Visit my website: http://russbellew.com
© Russ Bellew · Fort Lauderdale, Florida, USA · phone 954 873-4695
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4 thoughts on “Are you prepared to work 70 hour weeks?”

  1. Hi Russ !!!

    Let me give you another opinion – we employ about 110 people in Shanghai – we pay them fairly – they get benefits, overtime, annual bonus etc. They work an 8 hour day, and sometimes (voluntary) overtime in the evening and at the weekend. People move from one business to another as they like – to improve their salary or work closer to home.

    Society is different – the savings rate is amazing and China is still very much a cash society – not much in the way of consumer loans or credit – if you can’t afford it you don’t get it. Families remain fairly intact (like the US in the 1950’s). They are free to live their lives – I feel safer, at any time of day, in any part of Shanghai than I do in San Fransisco or New York..

    I’ve run factories in the UK, upstate New York and California – I have never met a bunch of people so enthusiastic, educated and hard working as the Shanghai crew. They have the same ambitions, desires and motivations as we do. The similarities strike me much more than the differences.

    Will jobs move back to the USA – I doubt it, if inflation continues in China, factories may move out to rural areas or go somewhere else (Vietnam) – it’s like “drugs” as long as there is a demand (in this case for cheap products) somebody will supply it. The cost base in the USA is just too high.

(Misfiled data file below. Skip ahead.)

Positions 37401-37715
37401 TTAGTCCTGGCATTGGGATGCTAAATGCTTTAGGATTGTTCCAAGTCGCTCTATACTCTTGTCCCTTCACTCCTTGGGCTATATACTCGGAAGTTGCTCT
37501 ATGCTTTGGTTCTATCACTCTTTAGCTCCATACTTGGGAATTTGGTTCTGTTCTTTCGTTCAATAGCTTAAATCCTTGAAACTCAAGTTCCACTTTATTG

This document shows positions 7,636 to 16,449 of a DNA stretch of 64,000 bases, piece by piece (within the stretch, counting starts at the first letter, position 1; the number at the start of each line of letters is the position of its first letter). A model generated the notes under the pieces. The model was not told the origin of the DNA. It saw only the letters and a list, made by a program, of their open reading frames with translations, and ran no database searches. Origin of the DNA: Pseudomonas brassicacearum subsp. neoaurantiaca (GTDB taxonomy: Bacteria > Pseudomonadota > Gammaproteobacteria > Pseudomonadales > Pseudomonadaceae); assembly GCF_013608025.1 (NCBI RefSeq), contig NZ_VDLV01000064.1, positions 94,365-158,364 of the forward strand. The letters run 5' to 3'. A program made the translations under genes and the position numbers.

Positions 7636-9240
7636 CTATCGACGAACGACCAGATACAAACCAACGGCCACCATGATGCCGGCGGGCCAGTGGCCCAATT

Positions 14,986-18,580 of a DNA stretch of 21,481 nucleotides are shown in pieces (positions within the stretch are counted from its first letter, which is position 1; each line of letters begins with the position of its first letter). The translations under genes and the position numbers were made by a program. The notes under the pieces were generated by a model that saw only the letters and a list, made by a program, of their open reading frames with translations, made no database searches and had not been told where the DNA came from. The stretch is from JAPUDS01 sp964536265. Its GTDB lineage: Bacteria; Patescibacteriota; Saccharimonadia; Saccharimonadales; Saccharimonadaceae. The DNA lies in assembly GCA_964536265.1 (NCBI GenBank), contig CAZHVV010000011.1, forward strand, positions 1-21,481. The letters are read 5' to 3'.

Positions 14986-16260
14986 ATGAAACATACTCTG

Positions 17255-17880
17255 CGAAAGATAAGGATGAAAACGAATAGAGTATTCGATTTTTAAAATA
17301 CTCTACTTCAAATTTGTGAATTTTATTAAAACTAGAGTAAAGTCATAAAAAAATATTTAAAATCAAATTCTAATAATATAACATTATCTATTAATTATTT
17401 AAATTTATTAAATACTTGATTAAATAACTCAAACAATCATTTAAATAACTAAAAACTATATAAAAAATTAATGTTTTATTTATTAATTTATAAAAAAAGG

Partisan politics fueled by the fact that we Americans have turned into sheep – allows us to be dragged into stupid wars and dust off “family values” arguments at every election. While all this is going on the Chinese work hard – we cease to think, read, reason and question while the Chinese have a growing appetite to learn and experience new things.

    Remember propaganda is not one sided. I was brought up to believe that communism and managed economies don’t work. Both seem to be working quite well – they have all our money.

    Give me a call sometime – I have to get you out here to see how the other half live !!!

    Best regs
    Andyh

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    1. Hi Andy,

      It’s wonderful to hear from you.

      Since writing this article my on-line time has been occupied with the bottomless pit of improving clients’ SEO (search engine optimization) and I can only now take a breather to respond to your thoughtful reply.